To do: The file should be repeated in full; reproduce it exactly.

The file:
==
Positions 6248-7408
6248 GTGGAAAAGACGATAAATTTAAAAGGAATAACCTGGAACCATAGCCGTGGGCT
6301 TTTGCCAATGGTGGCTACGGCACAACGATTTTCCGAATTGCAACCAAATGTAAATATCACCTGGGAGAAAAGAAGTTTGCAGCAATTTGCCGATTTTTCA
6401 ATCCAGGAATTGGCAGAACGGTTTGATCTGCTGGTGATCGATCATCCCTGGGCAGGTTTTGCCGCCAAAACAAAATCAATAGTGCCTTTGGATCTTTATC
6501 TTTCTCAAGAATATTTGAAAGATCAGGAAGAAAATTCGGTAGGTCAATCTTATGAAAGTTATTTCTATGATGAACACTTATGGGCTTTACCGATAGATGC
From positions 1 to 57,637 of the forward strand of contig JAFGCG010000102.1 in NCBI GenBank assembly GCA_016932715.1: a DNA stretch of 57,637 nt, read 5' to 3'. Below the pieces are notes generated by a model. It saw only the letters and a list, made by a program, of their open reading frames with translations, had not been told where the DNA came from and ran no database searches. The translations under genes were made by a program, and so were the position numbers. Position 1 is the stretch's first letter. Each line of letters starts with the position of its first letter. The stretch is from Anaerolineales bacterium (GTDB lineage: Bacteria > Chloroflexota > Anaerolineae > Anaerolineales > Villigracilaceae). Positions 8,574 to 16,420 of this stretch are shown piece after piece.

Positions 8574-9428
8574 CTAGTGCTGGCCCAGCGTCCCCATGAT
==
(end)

Positions 6248-7408
6248 GTGGAAAAGACGATAAATTTAAAAGGAATAACCTGGAACCATAGCCGTGGGCT
6301 TTTGCCAATGGTGGCTACGGCACAACGATTTTCCGAATTGCAACCAAATGTAAATATCACCTGGGAGAAAAGAAGTTTGCAGCAATTTGCCGATTTTTCA
6401 ATCCAGGAATTGGCAGAACGGTTTGATCTGCTGGTGATCGATCATCCCTGGGCAGGTTTTGCCGCCAAAACAAAATCAATAGTGCCTTTGGATCTTTATC
6501 TTTCTCAAGAATATTTGAAAGATCAGGAAGAAAATTCGGTAGGTCAATCTTATGAAAGTTATTTCTATGATGAACACTTATGGGCTTTACCGATAGATGC
From positions 1 to 57,637 of the forward strand of contig JAFGCG010000102.1 in NCBI GenBank assembly GCA_016932715.1: a DNA stretch of 57,637 nt, read 5' to 3'. Below the pieces are notes generated by a model. It saw only the letters and a list, made by a program, of their open reading frames with translations, had not been told where the DNA came from and ran no database searches. The translations under genes were made by a program, and so were the position numbers. Position 1 is the stretch's first letter. Each line of letters starts with the position of its first letter. The stretch is from Anaerolineales bacterium (GTDB lineage: Bacteria > Chloroflexota > Anaerolineae > Anaerolineales > Villigracilaceae). Positions 8,574 to 16,420 of this stretch are shown piece after piece.

Positions 8574-9428
8574 CTAGTGCTGGCCCAGCGTCCCCATGAT